I love the power of Twitter! The other day, I was skimming through my Twitter stream, and noticed an intriguing reference to something called “Canva” in a tweet from @shannonmmiller. I went to the link, and was immediately hooked. Unfortunately, Canva was not immediately hooked on me. The site is in Beta testing, so you have to fill out your info and wait for an invitation before you can log in. Happily, I waited less than 24 hours before I got the coveted e-mail granting me access.
I am not good at design. At all. So, I was thrilled to see that Canva helps a lot with that. If you are trying to create any kind of hand-out or image for your blog, Canva has tons of templates, layouts, and stock images to help you out. It is incredibly simple to use, and very easy to share as a PDF, an image or a web link.
I have been using a couple of free apps on my iPad to put together picture collages, for example. But look how nicely I was able to display a few pictures from our Cardboard Challenge with Canva’s tools. It literally took me less than 5 minutes from start to finish.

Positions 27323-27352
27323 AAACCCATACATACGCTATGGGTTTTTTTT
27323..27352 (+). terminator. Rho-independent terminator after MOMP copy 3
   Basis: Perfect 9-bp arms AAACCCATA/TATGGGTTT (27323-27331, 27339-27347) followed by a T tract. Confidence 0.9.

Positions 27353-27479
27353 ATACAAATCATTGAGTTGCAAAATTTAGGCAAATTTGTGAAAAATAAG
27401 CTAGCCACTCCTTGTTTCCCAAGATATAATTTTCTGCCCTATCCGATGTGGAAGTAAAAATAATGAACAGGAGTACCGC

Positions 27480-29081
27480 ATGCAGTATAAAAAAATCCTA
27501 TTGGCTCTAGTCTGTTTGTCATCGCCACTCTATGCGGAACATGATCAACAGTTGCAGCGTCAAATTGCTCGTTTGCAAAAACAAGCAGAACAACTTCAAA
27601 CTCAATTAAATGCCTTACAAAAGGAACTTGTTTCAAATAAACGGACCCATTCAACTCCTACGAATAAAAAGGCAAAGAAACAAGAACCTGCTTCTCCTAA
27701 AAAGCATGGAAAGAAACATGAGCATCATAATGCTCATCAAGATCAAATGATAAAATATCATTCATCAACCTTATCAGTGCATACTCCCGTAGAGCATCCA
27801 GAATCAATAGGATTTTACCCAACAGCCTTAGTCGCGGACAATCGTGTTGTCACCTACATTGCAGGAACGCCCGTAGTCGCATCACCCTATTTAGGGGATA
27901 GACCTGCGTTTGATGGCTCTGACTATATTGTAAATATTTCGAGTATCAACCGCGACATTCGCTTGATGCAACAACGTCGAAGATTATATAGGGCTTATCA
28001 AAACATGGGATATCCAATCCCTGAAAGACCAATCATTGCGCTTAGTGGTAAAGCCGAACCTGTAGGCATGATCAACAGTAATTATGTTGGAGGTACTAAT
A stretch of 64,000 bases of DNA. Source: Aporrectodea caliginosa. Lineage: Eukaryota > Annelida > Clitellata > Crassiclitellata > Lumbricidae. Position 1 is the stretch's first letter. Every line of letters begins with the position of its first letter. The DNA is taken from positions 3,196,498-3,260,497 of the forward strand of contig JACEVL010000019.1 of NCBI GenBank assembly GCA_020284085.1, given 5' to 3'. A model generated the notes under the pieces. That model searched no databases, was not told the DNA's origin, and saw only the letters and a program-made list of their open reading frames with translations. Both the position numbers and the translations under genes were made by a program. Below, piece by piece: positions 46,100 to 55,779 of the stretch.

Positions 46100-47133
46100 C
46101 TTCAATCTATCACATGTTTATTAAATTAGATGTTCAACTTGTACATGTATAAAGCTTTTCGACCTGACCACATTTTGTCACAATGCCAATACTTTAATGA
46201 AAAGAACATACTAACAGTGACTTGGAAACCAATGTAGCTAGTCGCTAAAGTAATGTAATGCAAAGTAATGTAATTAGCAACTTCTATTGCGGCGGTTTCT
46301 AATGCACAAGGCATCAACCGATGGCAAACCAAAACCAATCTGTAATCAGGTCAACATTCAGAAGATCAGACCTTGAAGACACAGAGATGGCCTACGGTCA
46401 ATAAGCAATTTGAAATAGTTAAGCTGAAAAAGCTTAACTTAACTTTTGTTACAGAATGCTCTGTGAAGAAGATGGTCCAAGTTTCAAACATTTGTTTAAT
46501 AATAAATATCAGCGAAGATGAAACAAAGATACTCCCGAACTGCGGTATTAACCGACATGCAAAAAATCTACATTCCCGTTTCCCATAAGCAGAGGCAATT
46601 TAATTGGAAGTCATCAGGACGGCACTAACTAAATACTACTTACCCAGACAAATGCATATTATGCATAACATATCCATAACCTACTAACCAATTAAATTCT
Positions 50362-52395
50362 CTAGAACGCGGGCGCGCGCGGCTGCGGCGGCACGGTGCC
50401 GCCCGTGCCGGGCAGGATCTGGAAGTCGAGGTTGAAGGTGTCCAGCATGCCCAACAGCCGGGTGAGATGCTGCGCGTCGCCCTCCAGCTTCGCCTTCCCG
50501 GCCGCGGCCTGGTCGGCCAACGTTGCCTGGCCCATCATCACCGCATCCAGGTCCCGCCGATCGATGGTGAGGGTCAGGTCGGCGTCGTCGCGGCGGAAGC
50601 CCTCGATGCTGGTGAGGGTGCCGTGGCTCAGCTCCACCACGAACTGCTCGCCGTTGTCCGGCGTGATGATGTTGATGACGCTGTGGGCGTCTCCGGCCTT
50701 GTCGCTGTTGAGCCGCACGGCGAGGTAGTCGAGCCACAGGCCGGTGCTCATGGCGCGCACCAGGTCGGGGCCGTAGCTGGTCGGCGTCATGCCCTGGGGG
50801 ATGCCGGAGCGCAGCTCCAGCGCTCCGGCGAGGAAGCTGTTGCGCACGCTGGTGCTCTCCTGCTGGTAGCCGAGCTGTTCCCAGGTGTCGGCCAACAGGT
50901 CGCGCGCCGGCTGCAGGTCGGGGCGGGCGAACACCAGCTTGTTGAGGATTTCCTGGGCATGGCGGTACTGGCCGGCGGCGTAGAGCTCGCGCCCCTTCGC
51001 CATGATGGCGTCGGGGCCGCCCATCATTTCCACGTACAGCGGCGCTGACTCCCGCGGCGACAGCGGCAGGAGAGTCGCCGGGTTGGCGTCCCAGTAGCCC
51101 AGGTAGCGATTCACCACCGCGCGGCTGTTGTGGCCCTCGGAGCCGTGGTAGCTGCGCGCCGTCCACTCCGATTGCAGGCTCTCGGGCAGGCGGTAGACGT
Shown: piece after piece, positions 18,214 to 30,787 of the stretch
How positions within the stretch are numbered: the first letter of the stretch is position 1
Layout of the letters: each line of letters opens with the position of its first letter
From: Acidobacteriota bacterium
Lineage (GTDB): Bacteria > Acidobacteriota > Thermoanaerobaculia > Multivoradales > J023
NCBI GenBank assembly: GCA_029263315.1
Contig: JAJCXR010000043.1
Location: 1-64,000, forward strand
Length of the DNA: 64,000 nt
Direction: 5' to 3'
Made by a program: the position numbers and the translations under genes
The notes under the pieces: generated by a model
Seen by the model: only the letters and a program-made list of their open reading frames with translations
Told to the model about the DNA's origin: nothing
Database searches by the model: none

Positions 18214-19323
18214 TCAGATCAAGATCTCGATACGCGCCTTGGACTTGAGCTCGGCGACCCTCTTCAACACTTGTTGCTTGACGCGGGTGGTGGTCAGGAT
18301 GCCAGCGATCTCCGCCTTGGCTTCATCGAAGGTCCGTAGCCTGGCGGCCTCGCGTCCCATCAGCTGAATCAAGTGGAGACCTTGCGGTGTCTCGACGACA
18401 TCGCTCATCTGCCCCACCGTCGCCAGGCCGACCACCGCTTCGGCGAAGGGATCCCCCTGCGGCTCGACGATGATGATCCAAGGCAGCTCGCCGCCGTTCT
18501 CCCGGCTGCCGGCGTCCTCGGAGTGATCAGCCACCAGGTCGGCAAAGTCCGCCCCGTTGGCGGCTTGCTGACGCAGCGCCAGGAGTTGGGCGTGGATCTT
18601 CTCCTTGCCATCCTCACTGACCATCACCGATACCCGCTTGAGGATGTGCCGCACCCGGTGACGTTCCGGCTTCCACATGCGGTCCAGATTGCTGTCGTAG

With all of the great things I see, I have many plans for using Canva. However, I will probably have to wait until they make a few tweaks (hopefully) so that my students can use it. First of all, the search of their 1,000,000 images produced some questionable ones that I would be reluctant for my elementary students to add to a poster. Also, not all of their resources are free. There are lots of stock images that can be accessed, but paid ones are also included in searches. Each paid one that you add to your poster costs $1.
Even though it is obvious that schools are not the target consumer for Canva, I would love to see an Edu version of Canva that would allow you to filter out the paid options, which would also probably eliminate the more “adult” offerings. There is a lot of potential for creative uses for this tool in schools, so I am looking forward to improvements as their site continues to grow.